But this was not the only panopticon being discussed in the eighteenth century – the name was given to a very different item for ‘seeing everywhere’.

And what was this other Panopticon? Well, that was the name given by the philosopher and social reformer Jeremy Bentham to his concept of a prison where warders could keep prisoners in their sight at all times, without the prisoners knowing that they were being observed. There was a central viewing room, with all the cells constructed around it in a circle. With this ability to ‘spy unseen’ Bentham  described the Panopticon as “a new mode of obtaining power of mind over mind, in a quantity hitherto without example”. He reckoned the design would be equally beneficial in schools, asylums and poor-houses. For the latter years of the Eighteenth Century he peddled his ideas for this prison, at one point being awarded £2000 by William Pitt to refine his plans. Land was acquired for a National Penitentiary at Millbank but a change of Prime Minister meant that the plans were shelved, re-opened, and then shelved again. Bentham was devastated, having invested years of his time and a considerable amount of his own money upon the scheme. He submitted a claim for £700,000 compensation for his troubles! In the end he settled for compensation of £23,000. It left Bentham with a burning sense of the ‘sinister injustice’  over what he was convinced was a deliberate ploy by the ‘powers that be’ to thwart him and to undermine what was in the public interest. This influenced many of his ideas for social reform.

A National Penitentiary was eventually built at Millbank, but not following Bentham’s design. His ideas have however influenced many aspects of prison design, particularly in Spain, Poland and the United States. Arguably some of the features are to be found at Pentonville Prison in North London. The only true ‘Panopticon‘ is the  Presidio Modelo in Cuba, constructed in 2005 on a small island off the coast, but apparently abandoned shortly afterwards.

           

I cannot help thinking that Mr Pinchbeck‘s Panopticon was a lot more pleasing on the eye – and rather more fun!

Apr 082012
 

pinch-beck       noun   1. An alloy of zinc and copper used as imitation gold.     2. A cheap imitation.

                         adjective   1. Made of pinchbeck.    2. Imitation; spurious.

 

It all seems a bit unfair on Christopher Pinchbeck, the man who gave his name to a type of brass (an alloy of three parts zinc, four parts copper) used in the trade as a substitute for gold. As such his name has become synonymous with something cheap and worthless, a fake, but back in the 1700’s it was seen as a useful way of making cheaper ‘costume jewellery’ – more appropriate for taking on journeys. It filled a need – if you were travelling on roads where highwaymen were a risk, why take your finest jewellery with you when indistinguishable substitutes would serve your purpose?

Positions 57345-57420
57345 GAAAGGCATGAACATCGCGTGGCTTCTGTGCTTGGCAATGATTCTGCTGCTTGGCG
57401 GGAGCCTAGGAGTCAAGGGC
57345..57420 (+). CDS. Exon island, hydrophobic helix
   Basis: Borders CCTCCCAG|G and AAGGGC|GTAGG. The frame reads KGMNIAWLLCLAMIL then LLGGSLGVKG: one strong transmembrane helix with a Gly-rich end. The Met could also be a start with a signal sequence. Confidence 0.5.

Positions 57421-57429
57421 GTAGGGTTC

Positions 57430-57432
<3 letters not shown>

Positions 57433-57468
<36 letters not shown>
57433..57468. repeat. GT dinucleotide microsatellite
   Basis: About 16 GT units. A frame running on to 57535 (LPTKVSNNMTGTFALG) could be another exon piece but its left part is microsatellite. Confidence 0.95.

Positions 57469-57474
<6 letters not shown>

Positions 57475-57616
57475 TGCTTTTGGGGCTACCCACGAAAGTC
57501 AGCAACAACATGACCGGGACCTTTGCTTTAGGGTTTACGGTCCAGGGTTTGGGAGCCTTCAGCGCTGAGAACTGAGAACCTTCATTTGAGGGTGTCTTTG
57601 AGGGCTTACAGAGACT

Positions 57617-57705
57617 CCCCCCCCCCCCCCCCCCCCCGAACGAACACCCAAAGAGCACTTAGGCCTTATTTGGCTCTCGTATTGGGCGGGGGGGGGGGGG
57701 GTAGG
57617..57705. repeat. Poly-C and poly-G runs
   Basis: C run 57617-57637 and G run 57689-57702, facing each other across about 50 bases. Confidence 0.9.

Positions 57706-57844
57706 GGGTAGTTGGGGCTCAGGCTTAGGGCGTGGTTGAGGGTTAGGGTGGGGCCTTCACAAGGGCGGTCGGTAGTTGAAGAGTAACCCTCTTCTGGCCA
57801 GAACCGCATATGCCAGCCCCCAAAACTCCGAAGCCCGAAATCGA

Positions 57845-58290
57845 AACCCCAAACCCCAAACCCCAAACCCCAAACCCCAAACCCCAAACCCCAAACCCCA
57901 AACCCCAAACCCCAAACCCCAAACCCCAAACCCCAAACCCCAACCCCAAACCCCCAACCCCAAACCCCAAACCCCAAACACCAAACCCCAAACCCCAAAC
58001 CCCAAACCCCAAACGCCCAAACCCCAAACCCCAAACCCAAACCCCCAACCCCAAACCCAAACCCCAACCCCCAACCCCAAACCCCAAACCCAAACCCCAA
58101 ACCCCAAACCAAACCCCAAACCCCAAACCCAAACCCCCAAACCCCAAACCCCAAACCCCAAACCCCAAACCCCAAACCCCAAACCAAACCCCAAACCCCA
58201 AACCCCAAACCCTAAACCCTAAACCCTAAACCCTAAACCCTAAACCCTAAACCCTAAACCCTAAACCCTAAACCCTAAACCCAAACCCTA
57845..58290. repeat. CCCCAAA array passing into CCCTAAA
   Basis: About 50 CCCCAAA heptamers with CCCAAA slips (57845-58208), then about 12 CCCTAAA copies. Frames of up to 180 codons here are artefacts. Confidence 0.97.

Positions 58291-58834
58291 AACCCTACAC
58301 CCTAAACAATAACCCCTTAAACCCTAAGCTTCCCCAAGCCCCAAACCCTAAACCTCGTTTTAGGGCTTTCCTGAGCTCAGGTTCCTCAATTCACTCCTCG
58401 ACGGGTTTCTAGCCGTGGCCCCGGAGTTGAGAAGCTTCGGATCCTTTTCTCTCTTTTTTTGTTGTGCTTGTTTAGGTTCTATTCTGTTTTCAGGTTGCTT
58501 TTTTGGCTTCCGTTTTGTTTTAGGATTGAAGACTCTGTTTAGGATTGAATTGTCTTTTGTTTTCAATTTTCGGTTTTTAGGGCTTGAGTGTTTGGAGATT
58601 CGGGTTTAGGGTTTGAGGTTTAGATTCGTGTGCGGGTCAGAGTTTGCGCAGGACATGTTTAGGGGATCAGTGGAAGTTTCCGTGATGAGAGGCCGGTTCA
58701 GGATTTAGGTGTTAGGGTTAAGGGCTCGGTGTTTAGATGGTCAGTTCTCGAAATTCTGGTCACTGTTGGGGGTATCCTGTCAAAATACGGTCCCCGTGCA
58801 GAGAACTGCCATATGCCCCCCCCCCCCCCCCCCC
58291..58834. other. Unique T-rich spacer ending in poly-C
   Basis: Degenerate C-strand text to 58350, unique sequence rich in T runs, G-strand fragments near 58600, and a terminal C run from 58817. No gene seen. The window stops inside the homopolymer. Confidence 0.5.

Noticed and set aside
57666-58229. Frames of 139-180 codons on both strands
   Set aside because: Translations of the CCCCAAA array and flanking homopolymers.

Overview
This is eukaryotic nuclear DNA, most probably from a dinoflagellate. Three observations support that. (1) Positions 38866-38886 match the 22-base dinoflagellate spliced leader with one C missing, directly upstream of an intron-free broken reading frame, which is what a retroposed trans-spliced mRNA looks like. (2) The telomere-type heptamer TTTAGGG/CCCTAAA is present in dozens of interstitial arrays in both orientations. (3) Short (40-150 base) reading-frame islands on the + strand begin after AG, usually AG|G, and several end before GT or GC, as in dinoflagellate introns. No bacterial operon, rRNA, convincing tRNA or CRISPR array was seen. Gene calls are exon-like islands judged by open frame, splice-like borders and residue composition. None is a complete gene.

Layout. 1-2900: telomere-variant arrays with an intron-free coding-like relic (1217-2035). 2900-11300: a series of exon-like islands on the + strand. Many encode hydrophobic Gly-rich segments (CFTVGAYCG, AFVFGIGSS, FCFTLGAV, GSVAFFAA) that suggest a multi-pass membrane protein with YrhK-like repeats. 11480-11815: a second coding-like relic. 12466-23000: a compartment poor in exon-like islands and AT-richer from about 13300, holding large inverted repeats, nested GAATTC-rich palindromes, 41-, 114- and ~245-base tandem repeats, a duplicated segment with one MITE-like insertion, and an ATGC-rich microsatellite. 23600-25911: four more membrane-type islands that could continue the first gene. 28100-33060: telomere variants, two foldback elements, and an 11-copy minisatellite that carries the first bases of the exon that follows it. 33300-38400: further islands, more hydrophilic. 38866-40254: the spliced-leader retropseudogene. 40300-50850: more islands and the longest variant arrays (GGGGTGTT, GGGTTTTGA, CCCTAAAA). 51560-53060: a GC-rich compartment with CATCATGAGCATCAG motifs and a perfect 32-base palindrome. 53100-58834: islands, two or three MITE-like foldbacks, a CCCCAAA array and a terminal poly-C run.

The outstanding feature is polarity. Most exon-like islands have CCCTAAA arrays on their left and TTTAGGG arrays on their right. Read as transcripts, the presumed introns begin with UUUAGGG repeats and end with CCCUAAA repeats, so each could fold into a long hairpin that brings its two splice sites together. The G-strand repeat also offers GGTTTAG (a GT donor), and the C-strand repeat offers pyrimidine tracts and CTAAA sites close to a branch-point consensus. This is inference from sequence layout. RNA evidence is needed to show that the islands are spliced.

Christopher Pinchbeck had been born in Clerkenwell but there is some doubt about the year. Some records suggest he was born in 1662 but his memorial plaque makes him eight years younger! Little is known about his early years but there is every chance that he studied on the continent, where there was a long tradition of musical automata.

Longcase clock by Christopher Pinchbeck

He ‘burst onto the scene’ in London when he was already in his forties, charging the astronomic fee of 700 guineas for one of his fancy instruments (per the London Courant, 1716). He moved to 33 John’s Lane, Clerkenwell and made watches and clocks, specialising in incredibly ornate and complicated astronomical instruments. With these he achieved considerable fame. The records describe how he ‘finished a fine musical clock, said to be a most exquisite piece of workmanship, and worth about fifteen hundred pounds and which is to be sent over to ye King of France ‘(Louis XIV). He also sent a ‘fine organ to ye Great Mogul, worth three hundred pounds.’

Plaque at 33 John's Lane

He also made more down-market trinkets and baubles from the eponymous alloy, holding a stall at Bartholomew Fair on at least one occasion. He made the watch cases out of Pinchbeck, thereby bringing the price down considerably, and he sold them at places like Southwark Fair. There was no attempt at deception: he described them as being ‘chased in so curious a manner as not to be distinguished by the nicest eye from real gold’. Indeed it is quite possible that when Richard Hall describes buying a ‘metal watch’ for each of his sons he was in fact buying Pinchbeck time-pieces rather than gold equivalents. The word only became a pejorative term in subsequent years when unscrupulous traders manufactured inferior quality products and passed them off as gold.